differentiate what is good and what is bad

Ben pan

Senior Member
chinese
I know it is ok to say: I spend my whole life to differentiate what is good from what is bad.
But can I say: I spend my whole life to differentiate what is good and what is bad?
I did see expressions like "differentiation of good and bad", but still am not sure whether it is appropriate to use "and" when "differentiate" shows up as a verb.
 
  • wandle

    Senior Member
    English - British
    I .. am not sure whether it is appropriate to use "and" when "differentiate" shows up as a verb.
    That is perfectly all right. You can say 'differentiate good and bad' as well as 'differentiate good from bad'.

    However it is not correct to say:
    I spend my whole life to differentiate what is good from what is bad.
    This sentence completely fails to specify the sense of the main verb, either as to time or semantic meaning.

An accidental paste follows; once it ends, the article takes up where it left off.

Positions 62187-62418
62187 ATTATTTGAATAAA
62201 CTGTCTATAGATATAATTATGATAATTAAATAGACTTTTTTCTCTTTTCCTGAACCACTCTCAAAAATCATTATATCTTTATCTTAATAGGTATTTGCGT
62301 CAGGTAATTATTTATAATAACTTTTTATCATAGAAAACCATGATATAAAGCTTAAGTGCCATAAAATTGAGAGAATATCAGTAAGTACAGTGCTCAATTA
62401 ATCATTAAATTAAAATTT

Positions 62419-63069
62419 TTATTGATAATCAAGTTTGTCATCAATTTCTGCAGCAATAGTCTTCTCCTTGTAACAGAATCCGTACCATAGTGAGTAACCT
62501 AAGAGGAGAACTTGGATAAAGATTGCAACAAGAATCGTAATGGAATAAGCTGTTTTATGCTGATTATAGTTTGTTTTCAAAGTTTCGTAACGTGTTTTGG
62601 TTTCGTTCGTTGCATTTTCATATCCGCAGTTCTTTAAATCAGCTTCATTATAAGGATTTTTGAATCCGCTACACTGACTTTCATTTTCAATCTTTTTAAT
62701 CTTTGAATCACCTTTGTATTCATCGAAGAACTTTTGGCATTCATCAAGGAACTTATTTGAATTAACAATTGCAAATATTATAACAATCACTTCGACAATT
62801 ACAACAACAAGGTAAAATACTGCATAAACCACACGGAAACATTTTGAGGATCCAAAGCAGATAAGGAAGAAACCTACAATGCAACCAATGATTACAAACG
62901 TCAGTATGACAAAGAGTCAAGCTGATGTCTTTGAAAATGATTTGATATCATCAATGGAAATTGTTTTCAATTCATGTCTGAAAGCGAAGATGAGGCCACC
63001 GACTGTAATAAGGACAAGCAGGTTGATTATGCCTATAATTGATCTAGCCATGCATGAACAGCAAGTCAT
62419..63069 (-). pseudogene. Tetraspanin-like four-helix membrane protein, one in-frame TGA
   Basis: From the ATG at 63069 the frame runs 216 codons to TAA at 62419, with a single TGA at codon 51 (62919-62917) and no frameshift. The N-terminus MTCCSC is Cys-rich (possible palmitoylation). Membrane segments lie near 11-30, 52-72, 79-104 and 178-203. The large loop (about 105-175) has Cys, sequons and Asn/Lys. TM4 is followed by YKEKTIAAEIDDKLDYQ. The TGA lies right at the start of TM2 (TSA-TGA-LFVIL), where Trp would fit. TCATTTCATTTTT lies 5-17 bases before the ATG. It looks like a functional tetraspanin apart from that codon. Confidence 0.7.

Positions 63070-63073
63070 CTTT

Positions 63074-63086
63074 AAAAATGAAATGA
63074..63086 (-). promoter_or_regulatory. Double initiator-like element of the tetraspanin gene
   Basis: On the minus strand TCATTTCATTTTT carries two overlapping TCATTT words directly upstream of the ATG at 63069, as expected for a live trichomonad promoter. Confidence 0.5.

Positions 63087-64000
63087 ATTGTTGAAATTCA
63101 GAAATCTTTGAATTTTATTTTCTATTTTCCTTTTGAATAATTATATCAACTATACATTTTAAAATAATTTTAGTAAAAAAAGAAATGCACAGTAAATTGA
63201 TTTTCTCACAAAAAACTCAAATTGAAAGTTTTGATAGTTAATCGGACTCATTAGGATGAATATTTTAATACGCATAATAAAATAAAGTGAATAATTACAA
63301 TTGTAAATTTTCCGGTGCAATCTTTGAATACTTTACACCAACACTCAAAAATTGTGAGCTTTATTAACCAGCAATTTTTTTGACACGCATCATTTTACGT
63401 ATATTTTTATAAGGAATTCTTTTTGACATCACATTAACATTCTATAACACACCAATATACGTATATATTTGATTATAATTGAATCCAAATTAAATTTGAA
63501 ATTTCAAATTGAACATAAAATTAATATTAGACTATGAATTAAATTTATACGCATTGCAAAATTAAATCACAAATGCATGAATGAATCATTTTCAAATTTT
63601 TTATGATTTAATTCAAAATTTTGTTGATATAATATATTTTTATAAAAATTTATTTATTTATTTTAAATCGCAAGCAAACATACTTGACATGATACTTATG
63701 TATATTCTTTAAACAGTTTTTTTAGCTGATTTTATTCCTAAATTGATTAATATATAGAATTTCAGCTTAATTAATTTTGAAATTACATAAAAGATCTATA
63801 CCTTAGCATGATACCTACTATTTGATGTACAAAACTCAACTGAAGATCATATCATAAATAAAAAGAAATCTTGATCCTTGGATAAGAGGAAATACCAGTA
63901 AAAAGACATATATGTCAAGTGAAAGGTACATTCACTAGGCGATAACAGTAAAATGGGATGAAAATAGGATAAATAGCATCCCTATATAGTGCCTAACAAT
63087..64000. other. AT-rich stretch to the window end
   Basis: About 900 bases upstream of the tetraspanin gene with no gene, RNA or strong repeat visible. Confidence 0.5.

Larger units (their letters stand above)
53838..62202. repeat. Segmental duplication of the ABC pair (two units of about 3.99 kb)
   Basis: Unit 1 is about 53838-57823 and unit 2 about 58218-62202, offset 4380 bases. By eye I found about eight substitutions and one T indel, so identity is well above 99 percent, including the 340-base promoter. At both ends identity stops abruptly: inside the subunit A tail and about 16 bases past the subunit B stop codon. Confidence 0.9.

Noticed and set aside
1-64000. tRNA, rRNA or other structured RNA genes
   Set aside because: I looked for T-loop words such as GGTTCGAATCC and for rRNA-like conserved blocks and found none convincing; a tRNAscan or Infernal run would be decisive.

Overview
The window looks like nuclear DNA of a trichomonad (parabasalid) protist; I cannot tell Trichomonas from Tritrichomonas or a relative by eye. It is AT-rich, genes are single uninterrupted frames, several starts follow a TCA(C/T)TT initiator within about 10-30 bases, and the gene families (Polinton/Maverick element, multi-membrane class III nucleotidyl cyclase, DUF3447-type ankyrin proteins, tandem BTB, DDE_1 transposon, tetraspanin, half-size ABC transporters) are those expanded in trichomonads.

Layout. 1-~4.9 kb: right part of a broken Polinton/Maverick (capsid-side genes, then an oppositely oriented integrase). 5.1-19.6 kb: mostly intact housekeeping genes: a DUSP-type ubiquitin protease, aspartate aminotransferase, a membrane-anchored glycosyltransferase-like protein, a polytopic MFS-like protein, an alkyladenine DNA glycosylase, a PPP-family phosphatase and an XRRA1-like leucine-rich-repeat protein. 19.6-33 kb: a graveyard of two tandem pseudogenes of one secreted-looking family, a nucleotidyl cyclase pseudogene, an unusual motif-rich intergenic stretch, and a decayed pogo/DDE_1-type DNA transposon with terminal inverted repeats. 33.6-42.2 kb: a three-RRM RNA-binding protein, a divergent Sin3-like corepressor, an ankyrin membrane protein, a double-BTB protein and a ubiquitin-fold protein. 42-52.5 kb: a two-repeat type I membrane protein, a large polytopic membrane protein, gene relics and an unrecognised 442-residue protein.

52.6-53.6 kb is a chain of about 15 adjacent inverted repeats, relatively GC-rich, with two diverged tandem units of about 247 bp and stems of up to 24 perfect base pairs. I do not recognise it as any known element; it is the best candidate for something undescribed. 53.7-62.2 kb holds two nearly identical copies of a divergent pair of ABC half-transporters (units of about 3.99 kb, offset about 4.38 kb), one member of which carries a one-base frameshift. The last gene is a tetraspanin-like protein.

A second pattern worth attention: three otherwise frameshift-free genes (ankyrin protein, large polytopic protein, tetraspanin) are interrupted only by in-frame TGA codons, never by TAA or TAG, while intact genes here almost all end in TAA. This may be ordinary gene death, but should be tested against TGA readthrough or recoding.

A native speaker cannot tell if the 'spending' is past, present or future.
    It is also unclear whether you mean actual spending or are expressing intention.

    You could be saying 'I have spent my whole life in differentiating good from bad' or 'I intend to spend my whole life differentiating good from bad': or various other possiblities.

    The simplest way to arrive at a correct sentence is to put 'differentiating' instead of 'to differentiate':

    'I spend my whole life differentiating what is good from what is bad'.
    Now it is a valid statement about present activity (it does not refer either to past or to future, and 'my whole life' now means 'all my current time and activity').
     
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